Slow and unsteady
It is doubtful the master plan will see the light of the day
The relocation plan would have made more sense if it was done soon after a committee set up by the energy ministry in 1976 found underground fire active in the Jharia coalfield. Then, bccl did not even consider relocation. The Jharia Rehabilitation and Development Authority (jrda), responsible for shifting non- bccl employees, estimates that in seven years since the first master plan came up in 1999 the population of the Jharia coalfield risen by over 40 per cent.
The first committee to control fire and prevent subsidence was set up in 1922 under the Union coal ministry. Since then there have been several committees on fighting fire, but little action (see Action not taken).It was in 1997 that a committee set by the Directorate General of Mines Safety (dgms) on the Supreme Court's direction noted there was no scientific method to ensure the long-term stability of fire sites and the permanent solution was evacuation of the affected areas. Till then fire-fighting efforts did not include relocation.
"It's true rehabilitation would have been easier a few decades ago. The state took three years to approve the master plan and we are yet to get clearance from the Centre. Dousing fire needs a national commitment," said Lahiry of bccl.
However, bccl's commitment to douse fire itself is suspicious. Since the plan was conceived in the 1980s to douse 70 fires, it has extinguished only 10. Activists of the Jharia Coalfield Bachao Samiti allege the mining major extinguished fire at 10 places because it wanted to start mining there. " bccl keeps the fire alive to keep the people away. When they plan to mine they extinguish the fire," alleged Ashok Agrawal, president of the group.
bccl denied the charges. "We do not nurture fire for personal gains. Fire is destroying coals worth millions of rupees. It's a loss to the company and to the nation," said Lahiry.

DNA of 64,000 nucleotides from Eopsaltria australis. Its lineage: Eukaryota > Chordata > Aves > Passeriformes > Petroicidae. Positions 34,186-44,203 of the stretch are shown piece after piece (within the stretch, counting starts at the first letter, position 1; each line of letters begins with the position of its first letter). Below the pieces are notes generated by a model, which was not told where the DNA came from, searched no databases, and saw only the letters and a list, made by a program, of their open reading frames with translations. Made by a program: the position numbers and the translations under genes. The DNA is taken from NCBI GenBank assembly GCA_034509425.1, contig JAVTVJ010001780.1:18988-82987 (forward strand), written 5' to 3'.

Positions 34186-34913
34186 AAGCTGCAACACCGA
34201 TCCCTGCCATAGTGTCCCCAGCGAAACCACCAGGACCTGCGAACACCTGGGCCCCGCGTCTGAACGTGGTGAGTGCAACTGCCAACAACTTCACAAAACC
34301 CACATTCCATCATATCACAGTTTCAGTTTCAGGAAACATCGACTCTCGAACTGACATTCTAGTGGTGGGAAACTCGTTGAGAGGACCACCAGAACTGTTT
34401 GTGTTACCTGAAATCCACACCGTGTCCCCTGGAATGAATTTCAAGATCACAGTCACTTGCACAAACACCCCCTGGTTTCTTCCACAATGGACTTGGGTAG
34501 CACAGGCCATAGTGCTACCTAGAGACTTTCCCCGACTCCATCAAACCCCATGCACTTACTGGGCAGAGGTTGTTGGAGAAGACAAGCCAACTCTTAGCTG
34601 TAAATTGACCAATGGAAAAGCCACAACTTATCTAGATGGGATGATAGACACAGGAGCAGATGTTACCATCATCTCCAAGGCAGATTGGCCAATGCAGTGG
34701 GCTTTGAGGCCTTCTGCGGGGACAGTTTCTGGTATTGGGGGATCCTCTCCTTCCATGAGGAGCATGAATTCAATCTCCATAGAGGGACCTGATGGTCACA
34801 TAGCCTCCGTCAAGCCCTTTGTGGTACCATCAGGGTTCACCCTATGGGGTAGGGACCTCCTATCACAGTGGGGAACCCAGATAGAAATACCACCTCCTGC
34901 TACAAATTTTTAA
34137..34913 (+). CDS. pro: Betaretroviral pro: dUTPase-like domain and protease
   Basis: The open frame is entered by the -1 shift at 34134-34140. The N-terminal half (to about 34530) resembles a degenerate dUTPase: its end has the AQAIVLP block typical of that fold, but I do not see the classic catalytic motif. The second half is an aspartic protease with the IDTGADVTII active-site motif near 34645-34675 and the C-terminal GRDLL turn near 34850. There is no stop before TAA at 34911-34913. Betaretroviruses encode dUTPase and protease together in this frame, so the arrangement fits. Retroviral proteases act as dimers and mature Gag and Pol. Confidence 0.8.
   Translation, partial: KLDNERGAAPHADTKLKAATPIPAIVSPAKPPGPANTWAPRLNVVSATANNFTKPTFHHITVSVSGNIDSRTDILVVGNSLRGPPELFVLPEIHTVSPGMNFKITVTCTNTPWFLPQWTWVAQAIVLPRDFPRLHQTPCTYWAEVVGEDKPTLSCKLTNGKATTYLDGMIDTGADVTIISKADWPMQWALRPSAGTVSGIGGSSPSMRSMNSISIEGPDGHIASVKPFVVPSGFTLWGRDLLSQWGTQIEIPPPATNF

Former scientists, who risked their lives to prepare technical strategies to douse fire or to mine burning coal, also accuse bccl of taking up dousing only till it achieves its mining targets. T K Singh, a retired scientist of the Central Mine Planning and Design Institute, recalled a project funded by dgms for building a barrier between a mine on fire and a village and then mine burning coal. "It was a risky project. The plan was conceived by me. We were implementing the project that would have stopped the fire from spreading and saved coal," Singh said. "But my project was stopped midway because bccl achieved its fiscal target of mining 0.3 million tonnes of coal from the area. It was a disgusting experience." bccl dismissed the allegation as wild.
Activists also accuse bccl and the government of misleading the people. Raja Shiv Prasad college, a few kilometres from Dhanbad town, is likely to be shifted since the fire is nearing its campus. "Till last year the company was claiming the college was safe. They have given it in writing under rti that there is no threat to the college. Their stand keeps changing. Their facts and figures are old," said Agrawal.
In February this year, Coal India said it planned to revive coal mines at Jharia. "If the mine fire is controlled and this facility (coalfield) is properly utilized, it alone can cater to the coking coal need of the steel industry," said the company's chairman P S Bhattacharyya. Some officials suspect bccl is insisting on relocation because it wants to take up opencast mining there to save costs. The coal ministry estimates dousing the fire will require Rs 4,070 crore, less than relocation. But bcci says even to assess the spread of fire, it needs to shift people. Its pace of efforts, however, do not match the magnitude of the problem.
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